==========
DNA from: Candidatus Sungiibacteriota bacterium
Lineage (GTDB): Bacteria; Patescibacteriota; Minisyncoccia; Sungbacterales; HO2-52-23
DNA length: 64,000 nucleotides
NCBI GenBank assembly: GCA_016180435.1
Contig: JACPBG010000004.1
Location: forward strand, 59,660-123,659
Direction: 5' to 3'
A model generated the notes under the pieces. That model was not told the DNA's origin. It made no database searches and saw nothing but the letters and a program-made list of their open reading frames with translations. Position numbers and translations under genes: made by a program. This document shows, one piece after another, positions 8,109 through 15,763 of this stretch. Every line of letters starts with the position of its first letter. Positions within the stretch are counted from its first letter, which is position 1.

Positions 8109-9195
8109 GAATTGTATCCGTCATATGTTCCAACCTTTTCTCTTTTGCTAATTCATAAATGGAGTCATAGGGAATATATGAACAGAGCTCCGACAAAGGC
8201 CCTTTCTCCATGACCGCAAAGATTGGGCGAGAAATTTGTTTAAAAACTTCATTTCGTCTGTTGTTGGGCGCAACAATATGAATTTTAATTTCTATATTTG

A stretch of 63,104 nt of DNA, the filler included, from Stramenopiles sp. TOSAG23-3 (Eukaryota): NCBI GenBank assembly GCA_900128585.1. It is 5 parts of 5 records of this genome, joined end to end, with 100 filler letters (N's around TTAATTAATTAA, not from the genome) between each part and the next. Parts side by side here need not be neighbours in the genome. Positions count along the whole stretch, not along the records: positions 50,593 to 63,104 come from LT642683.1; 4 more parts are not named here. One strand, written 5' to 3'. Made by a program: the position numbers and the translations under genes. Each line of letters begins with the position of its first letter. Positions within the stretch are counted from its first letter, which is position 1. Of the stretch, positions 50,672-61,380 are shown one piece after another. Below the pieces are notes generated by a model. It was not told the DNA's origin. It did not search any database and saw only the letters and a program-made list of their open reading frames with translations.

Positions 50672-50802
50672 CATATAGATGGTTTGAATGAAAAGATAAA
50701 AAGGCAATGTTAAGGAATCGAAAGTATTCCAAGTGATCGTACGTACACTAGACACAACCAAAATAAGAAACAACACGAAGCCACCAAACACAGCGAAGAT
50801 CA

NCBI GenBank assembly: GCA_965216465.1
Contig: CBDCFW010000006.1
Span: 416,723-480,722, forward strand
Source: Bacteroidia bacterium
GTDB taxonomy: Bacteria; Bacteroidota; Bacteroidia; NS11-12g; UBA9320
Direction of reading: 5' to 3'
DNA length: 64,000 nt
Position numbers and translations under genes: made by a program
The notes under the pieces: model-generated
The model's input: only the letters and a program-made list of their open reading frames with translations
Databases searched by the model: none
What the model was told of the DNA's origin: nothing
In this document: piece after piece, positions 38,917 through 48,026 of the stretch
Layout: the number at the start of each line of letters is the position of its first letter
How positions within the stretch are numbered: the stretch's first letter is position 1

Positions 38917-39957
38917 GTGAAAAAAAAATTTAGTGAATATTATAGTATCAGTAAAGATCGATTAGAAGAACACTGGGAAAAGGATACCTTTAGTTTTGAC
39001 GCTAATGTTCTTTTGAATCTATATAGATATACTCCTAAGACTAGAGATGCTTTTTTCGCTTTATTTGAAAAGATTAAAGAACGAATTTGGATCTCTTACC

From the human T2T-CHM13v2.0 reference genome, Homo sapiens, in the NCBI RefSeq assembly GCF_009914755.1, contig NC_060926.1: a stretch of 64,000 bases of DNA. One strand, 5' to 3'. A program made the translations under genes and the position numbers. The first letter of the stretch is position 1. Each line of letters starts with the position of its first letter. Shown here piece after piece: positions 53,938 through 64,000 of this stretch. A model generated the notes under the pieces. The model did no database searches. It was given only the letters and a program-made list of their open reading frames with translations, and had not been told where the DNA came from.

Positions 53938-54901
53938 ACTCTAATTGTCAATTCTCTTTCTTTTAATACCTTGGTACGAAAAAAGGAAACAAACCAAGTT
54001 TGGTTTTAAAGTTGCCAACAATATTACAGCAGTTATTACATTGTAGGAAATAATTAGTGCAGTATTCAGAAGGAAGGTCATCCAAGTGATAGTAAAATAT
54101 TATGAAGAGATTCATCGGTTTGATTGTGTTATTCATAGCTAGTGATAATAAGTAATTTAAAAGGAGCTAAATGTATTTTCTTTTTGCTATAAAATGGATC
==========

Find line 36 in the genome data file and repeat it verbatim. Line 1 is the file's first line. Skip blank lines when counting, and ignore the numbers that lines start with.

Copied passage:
Positions 53938-54901